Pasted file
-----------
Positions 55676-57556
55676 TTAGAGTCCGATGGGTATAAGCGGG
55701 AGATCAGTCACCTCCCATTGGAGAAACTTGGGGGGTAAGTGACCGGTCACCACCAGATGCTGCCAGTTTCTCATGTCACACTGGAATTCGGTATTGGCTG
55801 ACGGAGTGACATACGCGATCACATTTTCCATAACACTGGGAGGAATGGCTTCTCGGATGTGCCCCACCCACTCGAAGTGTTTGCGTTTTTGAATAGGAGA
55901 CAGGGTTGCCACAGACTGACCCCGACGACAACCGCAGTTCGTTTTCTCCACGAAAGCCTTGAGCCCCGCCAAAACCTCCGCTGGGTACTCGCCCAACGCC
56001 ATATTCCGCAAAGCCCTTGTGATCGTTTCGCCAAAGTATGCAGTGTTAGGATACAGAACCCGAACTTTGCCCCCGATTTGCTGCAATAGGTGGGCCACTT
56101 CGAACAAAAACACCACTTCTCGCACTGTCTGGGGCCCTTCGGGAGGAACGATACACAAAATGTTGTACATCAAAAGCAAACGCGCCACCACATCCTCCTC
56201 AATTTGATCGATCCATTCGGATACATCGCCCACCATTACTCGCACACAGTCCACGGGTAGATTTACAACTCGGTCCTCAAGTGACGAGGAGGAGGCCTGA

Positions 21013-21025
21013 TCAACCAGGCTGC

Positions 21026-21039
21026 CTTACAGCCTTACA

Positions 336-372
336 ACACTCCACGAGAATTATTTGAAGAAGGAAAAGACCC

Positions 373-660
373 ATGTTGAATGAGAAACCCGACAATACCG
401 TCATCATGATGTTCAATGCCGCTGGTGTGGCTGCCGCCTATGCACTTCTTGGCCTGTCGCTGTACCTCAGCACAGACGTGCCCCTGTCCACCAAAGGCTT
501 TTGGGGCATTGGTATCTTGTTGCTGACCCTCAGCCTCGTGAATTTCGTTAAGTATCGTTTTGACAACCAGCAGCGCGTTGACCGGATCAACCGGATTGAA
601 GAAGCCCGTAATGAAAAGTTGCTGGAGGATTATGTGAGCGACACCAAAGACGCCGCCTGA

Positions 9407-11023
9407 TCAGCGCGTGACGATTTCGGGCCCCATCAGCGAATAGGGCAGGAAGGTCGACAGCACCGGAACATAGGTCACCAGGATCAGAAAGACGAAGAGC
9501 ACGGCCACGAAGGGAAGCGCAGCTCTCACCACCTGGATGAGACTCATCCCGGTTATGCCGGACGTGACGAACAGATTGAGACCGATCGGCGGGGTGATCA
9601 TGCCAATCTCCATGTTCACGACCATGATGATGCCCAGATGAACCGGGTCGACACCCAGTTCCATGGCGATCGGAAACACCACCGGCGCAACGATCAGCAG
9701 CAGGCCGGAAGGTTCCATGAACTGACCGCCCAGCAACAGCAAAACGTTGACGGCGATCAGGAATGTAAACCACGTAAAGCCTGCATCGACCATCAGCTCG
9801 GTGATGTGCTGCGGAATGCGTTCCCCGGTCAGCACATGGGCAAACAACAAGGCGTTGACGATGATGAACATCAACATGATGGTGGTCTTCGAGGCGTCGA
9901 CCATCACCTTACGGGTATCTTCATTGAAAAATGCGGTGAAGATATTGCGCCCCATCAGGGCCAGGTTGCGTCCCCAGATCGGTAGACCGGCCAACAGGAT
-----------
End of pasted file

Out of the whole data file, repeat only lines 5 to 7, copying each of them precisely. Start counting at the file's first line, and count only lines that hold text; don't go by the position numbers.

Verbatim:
55901 CAGGGTTGCCACAGACTGACCCCGACGACAACCGCAGTTCGTTTTCTCCACGAAAGCCTTGAGCCCCGCCAAAACCTCCGCTGGGTACTCGCCCAACGCC
56001 ATATTCCGCAAAGCCCTTGTGATCGTTTCGCCAAAGTATGCAGTGTTAGGATACAGAACCCGAACTTTGCCCCCGATTTGCTGCAATAGGTGGGCCACTT
56101 CGAACAAAAACACCACTTCTCGCACTGTCTGGGGCCCTTCGGGAGGAACGATACACAAAATGTTGTACATCAAAAGCAAACGCGCCACCACATCCTCCTC